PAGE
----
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Employees who are terminated may receive a severance package from their former employer. Severance packages may include, but are not limited to, monetary payments, vacation or sick pay, stock options, and job-search assistance.
Every employer has a different policy or view toward payment of severance, and the law does not typically require employers to provide severances to their employees. Employers may inform their employees about available severance packages but generally do not have an obligation to do so. You should follow up with your employer to determine your options regarding severance.
Severance packages are often reduced to writing in the form of a severance agreement. Your employer may require you to waive any potential legal claims you may have against it in exchange for severance compensation.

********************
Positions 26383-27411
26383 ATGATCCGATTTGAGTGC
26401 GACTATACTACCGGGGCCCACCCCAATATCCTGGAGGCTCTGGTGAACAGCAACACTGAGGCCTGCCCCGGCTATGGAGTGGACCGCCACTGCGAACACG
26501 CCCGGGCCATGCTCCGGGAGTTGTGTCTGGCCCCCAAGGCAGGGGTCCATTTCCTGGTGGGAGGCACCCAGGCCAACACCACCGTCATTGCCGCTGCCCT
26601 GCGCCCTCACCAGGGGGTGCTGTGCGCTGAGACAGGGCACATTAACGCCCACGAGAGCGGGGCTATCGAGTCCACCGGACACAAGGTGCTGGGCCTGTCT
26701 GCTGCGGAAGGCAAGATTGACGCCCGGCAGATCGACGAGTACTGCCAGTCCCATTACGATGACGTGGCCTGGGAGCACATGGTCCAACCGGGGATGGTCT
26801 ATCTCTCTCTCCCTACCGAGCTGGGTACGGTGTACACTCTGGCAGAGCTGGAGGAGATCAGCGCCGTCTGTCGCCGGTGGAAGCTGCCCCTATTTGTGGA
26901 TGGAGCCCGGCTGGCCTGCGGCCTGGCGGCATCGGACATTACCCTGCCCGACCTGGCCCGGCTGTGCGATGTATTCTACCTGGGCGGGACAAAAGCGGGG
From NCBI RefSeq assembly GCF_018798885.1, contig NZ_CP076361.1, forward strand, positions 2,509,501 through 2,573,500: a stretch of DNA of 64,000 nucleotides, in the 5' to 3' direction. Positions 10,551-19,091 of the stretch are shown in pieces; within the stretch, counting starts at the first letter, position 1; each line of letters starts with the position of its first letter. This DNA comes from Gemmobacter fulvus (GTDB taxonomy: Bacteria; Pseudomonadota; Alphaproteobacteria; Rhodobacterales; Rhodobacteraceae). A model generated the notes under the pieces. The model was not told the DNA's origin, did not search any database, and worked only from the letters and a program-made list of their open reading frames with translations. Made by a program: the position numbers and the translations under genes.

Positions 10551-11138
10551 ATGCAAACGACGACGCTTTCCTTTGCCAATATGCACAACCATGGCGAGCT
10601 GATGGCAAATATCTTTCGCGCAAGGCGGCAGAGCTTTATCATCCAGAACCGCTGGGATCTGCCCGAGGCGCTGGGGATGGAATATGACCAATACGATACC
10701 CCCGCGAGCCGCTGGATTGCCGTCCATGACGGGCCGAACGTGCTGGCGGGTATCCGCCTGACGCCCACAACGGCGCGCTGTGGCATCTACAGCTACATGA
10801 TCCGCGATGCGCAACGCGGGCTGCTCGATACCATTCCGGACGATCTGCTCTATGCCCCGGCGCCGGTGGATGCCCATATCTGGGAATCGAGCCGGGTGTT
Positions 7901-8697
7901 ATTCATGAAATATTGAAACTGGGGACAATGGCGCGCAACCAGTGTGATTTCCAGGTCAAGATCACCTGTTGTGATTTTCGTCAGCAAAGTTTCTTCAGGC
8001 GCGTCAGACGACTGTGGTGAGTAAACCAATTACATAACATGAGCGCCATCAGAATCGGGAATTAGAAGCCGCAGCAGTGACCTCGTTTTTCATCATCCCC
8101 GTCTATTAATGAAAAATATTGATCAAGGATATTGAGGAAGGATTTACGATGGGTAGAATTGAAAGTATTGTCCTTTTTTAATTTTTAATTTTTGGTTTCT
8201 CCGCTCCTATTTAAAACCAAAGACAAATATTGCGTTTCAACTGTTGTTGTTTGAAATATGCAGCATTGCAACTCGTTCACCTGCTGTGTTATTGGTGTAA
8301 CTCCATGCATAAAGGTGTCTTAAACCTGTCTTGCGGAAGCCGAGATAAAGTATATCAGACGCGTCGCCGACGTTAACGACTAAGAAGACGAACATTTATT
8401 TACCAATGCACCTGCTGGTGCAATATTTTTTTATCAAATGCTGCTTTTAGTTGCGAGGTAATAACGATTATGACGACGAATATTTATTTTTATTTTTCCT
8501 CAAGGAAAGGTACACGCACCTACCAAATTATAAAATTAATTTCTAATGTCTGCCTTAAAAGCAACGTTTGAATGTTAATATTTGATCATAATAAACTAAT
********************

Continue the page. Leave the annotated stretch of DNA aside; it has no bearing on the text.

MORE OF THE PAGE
If you believe you are faced with any of these issues, you may be able to sue your former employer to get the proper severance benefits and other damages.
There are many issues related to severance agreements that could give rise to the need for legal assistance. For instance, your former employer may refuse to provide the severance that it promised you or that it gave to other similarly situated terminated employees. Your former employer may try to use a severance agreement to prevent you from working for another company or a particular industry, or from bringing a lawsuit against it. Or, your former employer may even deny you the monetary payments or benefits to which you are entitled under the law.